Crime goes up in a recession, right? More people are unemployed, and some of them get desperate. It's only common sense.
Well, think again. Crime rates in the U.S. have been dropping for 20 years, and in the two years since the recession hit, they've dropped even faster. Take a look at this chart, courtesy of this BBC News article:
So why is this happening? The frustrating thing is, no one knows for sure. But there are lots of theories, and I think a combination of the following ones makes the most sense:
- Smarter policing
- More people imprisoned
- Reduction of lead poisoning
- Baby boomers aging (fewer young people)
- Video games
The video games theory is particularly interesting … recent studies have shown that playing violent video games does increase violent tendencies slightly, but this is more than offset by the simple incapacitation of sitting at home playing video games rather than going out to commit crimes. In other words, if video games are increasing aggressiveness at all, players are then taking out that aggressiveness on more video games.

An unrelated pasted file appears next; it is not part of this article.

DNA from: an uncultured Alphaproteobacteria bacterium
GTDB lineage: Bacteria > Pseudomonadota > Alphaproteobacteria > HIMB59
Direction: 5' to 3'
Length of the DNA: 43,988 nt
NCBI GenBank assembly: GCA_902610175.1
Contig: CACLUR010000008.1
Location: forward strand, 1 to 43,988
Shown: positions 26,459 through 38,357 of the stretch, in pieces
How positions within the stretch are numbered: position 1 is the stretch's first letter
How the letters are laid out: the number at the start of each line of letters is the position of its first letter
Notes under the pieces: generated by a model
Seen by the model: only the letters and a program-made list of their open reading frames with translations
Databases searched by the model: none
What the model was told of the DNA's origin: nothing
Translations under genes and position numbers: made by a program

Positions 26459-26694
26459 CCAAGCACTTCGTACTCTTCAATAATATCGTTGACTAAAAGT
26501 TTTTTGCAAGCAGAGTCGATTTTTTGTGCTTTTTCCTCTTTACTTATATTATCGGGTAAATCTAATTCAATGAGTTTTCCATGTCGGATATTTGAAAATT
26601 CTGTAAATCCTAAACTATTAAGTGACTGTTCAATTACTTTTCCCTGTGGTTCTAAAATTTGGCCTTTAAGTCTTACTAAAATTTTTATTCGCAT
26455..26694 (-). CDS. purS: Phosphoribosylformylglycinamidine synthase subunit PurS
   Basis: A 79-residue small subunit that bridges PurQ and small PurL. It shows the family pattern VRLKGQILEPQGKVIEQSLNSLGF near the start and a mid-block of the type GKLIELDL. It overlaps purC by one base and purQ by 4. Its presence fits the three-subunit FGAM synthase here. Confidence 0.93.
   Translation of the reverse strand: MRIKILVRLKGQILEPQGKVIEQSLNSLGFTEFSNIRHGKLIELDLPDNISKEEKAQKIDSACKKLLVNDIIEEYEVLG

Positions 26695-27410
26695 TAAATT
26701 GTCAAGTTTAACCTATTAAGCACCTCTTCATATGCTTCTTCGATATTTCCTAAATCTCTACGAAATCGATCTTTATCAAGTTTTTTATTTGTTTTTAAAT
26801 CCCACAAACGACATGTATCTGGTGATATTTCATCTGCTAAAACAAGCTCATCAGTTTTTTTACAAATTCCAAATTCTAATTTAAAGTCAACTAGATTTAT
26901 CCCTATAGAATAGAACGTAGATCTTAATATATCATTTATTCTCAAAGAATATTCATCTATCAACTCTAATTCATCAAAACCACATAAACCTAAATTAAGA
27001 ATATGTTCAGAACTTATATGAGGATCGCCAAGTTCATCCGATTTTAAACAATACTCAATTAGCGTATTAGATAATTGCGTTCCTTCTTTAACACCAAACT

At any rate, no matter what the true cause of the reduction, it's good news. Now if we can just keep that crime rate low without imprisoning quite so large a percentage of our population - strike a slightly smarter balance there, and make sure our prisoners are treated as humanely as possible - it would be the best of both worlds. (For more information about that issue, I recommend When Brute Force Fails by Mark Kleiman.)
And for more details about the crime drop - specifically, homicide, which has just dropped off the list of the top 15 causes of death for the first time since 1965, check out this Washington Post article and this other one, too.